The official opening of an initiative called CitiBike share programme was officially launched in New York on May 27. I suppose it was meant to coincide with Memorial Day. Memorial Day, I have since discovered, is an almost holy day in America, where the men and women who fought in the various wars that the US has been involved in are honoured for their selfless service.
I must admit that I was a bit taken aback by the sheer political rhetoric the day commands. Even politically inclined South African holidays, on which the ANC never fails to remind us just how much it had to sacrifice to attain the freedom that we now enjoy, could learn from Memorial Day.
Almost every part of the country and definitely New York, from what I experienced, was in some kind of celebratory mode. In this regard, there was a noticeable similarity with South Africa – bringing out the grill is clearly a way to make the most of a public holiday here as it is in South Africa where the braai-stand is never too far away.
Across the city different kinds of celebrations were going on. At the Brooklyn Academy of Music, DanceAfrica 2013 was coming to a close and the streets were overflowing with revellers dressed in an African print of some sort or other – admittedly I felt a little out of place just walking by in my simple white shirt and blue chinos and had only my silent Setswana missives to console me.
At the Queens Memorial Day parade, former disgraced congressperson Anthony Wiener (he who under a serious misunderstanding of the use of Twitter posted and sent half-naked pictures of himself to a woman that was not his wife) arrived to push his campaign for the upcoming contest for city mayor.
But let me return to the real topic at hand – CitiBike share programme. The programme is essentially a private initiative meant to contribute to the city's already functional bicycle-use system. Set as the nation's biggest bicycle sharing initiative with an impressive 6 000 bicycles, it is meant to enable users to rent a bicycle from one of the 300 locations where automated bicycle rack stations have been erected. From here, they can cycle to their desired destinations and simply drop off the bike at another station when done.
On the face of it, the system seems to be perfect especially since many people in New York have taken to using bicycles to get around. Having walked the length and breadth of Brooklyn, I can honestly say that I have never seen as many people on bicycles or bicycles chained to street poles as I have here. Maybe it's because such activity is not as widespread in South Africa, despite the fact that cycling is quite a thing. Then again, we have the issue of motorists who believe the road to belong only to them, which leads to a large number of cyclist accidents.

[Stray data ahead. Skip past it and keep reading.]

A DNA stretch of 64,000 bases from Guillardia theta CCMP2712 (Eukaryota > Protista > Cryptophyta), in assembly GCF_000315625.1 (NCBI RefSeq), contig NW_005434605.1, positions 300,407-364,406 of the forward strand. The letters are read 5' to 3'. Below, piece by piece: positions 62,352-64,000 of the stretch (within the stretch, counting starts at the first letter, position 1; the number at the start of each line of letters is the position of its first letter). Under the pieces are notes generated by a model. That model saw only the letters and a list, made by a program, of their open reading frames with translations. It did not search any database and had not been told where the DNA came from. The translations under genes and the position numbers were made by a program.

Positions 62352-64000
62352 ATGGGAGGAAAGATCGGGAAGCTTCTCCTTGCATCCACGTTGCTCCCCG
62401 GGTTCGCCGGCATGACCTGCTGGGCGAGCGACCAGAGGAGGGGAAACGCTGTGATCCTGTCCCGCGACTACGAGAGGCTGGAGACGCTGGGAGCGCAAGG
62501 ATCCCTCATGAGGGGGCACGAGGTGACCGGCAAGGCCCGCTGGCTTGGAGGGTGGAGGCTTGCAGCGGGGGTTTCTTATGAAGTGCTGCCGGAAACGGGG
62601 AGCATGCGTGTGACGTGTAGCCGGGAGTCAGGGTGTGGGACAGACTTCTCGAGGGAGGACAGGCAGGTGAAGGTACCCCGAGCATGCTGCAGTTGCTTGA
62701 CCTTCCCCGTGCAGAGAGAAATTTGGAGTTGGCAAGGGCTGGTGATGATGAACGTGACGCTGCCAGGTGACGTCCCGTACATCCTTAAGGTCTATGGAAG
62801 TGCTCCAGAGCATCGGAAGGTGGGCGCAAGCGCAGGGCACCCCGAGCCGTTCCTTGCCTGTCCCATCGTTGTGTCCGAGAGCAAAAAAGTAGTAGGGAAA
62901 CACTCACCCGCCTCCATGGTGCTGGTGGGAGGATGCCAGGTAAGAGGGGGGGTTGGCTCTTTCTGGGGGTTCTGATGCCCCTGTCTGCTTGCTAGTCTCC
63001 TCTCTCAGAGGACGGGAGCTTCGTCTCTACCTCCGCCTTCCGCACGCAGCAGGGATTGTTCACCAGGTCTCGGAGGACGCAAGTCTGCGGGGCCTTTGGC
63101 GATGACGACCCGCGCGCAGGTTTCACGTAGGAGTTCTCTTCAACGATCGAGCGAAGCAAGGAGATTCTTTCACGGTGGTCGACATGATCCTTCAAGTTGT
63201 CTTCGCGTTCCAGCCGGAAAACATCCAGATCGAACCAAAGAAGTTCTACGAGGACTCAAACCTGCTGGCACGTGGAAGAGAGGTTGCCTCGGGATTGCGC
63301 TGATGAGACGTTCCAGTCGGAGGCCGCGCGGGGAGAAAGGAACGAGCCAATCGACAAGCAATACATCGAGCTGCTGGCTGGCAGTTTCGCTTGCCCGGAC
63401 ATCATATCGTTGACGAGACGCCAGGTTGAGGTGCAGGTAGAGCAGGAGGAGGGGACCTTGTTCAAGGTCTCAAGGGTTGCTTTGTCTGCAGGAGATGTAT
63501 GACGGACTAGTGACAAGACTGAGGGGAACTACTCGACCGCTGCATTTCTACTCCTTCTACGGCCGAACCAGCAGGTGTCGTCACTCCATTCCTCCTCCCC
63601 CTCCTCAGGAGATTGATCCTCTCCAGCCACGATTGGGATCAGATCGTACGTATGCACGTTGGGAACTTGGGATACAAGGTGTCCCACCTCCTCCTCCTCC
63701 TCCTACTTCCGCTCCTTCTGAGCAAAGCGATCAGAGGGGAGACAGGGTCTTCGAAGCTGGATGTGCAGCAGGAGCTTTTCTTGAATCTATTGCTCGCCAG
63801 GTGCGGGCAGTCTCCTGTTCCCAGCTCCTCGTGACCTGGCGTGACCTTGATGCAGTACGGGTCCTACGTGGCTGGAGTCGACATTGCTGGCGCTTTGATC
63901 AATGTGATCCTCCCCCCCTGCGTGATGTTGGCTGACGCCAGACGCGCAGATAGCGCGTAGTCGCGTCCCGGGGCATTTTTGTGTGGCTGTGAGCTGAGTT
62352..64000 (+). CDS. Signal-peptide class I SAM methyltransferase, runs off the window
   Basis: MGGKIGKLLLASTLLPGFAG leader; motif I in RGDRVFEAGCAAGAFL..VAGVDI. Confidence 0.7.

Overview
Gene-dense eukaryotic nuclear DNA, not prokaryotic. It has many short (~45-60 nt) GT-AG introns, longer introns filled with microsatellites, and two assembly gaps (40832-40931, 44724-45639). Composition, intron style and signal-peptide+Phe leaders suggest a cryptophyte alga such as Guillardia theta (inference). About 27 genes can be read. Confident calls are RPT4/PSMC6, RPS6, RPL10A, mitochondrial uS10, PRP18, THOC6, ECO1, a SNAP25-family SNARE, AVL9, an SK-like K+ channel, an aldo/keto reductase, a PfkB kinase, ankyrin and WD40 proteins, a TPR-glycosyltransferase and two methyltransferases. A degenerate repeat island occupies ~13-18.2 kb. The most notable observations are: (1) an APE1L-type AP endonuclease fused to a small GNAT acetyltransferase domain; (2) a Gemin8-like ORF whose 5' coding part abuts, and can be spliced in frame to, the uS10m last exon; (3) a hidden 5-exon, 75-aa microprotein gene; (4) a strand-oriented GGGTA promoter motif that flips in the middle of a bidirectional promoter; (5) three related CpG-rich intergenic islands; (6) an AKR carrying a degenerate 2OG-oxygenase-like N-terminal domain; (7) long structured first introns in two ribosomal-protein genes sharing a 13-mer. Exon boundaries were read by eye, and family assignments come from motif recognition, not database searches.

Still, the CitiBike initiative is inspiring if only for the reason that one gets to actually experience the environment – you can stop whenever, wherever you wish, take a break and be back on your way without much logistical worry. The programme has not been without its own hitches. The launch of the roll-out was delayed by super-storm Sandy and the theft of one bicycle in Manhattan.
Critics have not been silent either, as some have said this type of system will only complicate and congest the use of the roads, rubbish collectors won't have a place to park and the streets will be blocked for other motorists.
Perhaps the project is a bit too ambitious in its scope but surely those types of glitches can be tweaked with time. For my own curiosity, however, the pertinent question is whether such a system could work back home? Frankly I am not completely convinced yet.
I know that Cape Town has bicycle lanes but given the reality of its gruelling inclined landscape and thin streets I wouldn't be too inspired. Don't get me wrong, my lack of conviction is not without experience. I probably used my bicycle for no more than five or six occasions. But then again, that's just me.